Key internet links on Terrorism Law


Current anti-terrorism legislation includes the following:

Criminal Code Act 1995
The main terrorism legislation made after 11 September 2001 is now contained in this Act at Schedule 1, Part 5.3 (Terrorism), divisions 100-103. Incitement to criminal acts (including incitement to terrorism) is contained in Part 2.4 of the Criminal Code

Related Documents: Bill & Explanatory Memorandum; Bills Digest (no. 139 of 1994); Parliamentary Committee Report

Criminal Code Regulations 2002
These contain the list of proscribed (banned) terrorist organisations (see regulation 4A onwards).

Related Documents: Explanatory Statement (to the first listing made under Regulations); Parliamentary Committee reports on banned terrorist organisations

Crimes Act 1914
Part 1AA, Division 3A: Powers to stop, question and search persons in relation to terrorist acts
Division 4B--Power to obtain information and documents in terrorism investigations
Part 1AE: Video link evidence in proceedings for terrorism offences
Section 15AA: Bail not to be given for terrorist offences.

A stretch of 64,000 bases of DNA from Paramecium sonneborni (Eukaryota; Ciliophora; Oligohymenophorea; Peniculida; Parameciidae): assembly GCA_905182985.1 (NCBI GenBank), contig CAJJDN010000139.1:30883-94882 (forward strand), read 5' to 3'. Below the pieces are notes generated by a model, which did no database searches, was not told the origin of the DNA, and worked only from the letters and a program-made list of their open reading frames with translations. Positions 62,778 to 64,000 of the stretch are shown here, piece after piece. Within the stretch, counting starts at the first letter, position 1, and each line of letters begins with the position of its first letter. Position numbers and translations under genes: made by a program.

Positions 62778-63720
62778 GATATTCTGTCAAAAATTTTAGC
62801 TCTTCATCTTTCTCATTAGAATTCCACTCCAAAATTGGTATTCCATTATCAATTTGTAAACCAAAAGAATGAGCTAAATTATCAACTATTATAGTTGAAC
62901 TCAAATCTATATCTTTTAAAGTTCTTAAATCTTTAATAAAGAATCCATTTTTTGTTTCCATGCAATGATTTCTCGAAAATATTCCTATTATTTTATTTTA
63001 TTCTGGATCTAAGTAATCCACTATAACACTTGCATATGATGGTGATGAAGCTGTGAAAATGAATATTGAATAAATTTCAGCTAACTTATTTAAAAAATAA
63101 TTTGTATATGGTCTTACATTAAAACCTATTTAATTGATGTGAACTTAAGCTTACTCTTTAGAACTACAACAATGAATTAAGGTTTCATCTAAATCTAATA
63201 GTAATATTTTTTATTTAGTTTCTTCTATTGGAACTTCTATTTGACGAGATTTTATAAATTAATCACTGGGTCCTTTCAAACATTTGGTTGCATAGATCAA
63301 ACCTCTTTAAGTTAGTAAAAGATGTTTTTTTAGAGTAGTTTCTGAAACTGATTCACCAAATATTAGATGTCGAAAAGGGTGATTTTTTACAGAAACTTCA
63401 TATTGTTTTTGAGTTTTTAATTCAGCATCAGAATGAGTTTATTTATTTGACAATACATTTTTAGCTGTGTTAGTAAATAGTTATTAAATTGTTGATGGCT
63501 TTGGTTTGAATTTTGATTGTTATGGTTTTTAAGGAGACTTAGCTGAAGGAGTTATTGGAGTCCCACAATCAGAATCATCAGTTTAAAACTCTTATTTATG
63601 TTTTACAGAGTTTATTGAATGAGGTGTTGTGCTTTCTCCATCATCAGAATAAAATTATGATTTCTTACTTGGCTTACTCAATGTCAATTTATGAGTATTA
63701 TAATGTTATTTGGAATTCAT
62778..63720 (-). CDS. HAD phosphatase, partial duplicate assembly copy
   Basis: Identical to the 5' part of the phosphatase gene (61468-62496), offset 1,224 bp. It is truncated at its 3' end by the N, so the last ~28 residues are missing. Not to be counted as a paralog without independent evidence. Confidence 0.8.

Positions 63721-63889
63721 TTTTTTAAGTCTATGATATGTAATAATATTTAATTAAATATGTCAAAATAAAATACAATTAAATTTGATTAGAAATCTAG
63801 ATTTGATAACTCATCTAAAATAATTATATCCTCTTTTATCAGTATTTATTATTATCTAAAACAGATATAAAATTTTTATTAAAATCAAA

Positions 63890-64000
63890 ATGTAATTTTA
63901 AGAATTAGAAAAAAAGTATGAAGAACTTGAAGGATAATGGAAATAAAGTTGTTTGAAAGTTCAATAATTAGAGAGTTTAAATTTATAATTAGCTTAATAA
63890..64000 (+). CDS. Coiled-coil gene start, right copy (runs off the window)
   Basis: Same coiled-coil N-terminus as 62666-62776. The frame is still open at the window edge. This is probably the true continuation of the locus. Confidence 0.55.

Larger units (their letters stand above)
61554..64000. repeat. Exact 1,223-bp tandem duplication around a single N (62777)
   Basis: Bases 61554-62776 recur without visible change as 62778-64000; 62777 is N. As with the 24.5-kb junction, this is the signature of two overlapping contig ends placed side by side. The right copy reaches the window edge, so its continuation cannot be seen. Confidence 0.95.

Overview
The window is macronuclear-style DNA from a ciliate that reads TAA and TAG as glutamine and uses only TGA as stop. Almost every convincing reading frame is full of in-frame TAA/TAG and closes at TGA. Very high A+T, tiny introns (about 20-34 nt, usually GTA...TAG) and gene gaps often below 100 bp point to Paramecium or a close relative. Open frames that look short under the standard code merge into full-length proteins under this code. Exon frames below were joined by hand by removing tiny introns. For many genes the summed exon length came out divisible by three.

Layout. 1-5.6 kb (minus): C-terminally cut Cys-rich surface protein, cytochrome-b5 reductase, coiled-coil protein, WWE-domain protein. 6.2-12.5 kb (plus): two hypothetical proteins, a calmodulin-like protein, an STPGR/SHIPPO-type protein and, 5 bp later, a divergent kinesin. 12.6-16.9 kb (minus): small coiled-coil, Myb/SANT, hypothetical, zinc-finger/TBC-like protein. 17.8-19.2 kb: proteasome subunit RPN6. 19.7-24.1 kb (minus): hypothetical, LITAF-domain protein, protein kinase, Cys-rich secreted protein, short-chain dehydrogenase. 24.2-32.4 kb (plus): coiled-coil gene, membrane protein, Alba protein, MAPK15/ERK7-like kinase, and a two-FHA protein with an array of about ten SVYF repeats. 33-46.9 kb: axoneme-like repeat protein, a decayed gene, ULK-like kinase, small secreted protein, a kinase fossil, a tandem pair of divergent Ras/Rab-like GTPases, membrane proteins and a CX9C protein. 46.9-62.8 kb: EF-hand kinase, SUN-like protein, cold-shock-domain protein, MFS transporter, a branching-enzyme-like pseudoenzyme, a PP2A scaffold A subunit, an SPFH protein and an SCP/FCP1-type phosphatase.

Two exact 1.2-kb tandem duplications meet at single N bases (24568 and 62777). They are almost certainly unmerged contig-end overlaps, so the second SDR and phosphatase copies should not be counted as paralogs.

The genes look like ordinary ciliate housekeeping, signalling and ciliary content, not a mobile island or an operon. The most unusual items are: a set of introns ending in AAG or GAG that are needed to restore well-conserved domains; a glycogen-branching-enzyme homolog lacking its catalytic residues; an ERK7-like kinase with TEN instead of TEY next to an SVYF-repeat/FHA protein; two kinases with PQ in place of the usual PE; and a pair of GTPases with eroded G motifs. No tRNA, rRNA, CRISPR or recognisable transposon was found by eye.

Section 19AG: Non-parole periods for terrorist offenders.
Part 1C, Division 2: Powers of arrest for terrorist suspects.
See also Part II: Offences against Government & Part IIA: Unlawful associations

Charter of the United Nations (Dealing with Assets) Regulations 2008
These provide for a Consolidated List of Entities, Persons and Assets with which financial dealings are restricted (freezing of assets, et cetera) made under Regulation 40. See also the Explanatory Statement to the Regulations.

Australian Security Intelligence Organisation Act 1979
Sections 34A+ deal with ASIO's special powers relating to terrorism offences

Related Documents: Bill; Explanatory Memorandum; Revised Supplementary EM; Bills Digest; Parliamentary Committee Reports: LACLCScrutiny of Bills

See also Suppression of the Financing of Terrorism Act 2002, Border Security Legislation Amendment Act 2002, Telecommunications Interception Legislation Amendment Act 2002, which were introduced after 11 September 2001 (on 12 March 2002) and are amending acts.

State and Territory Legislation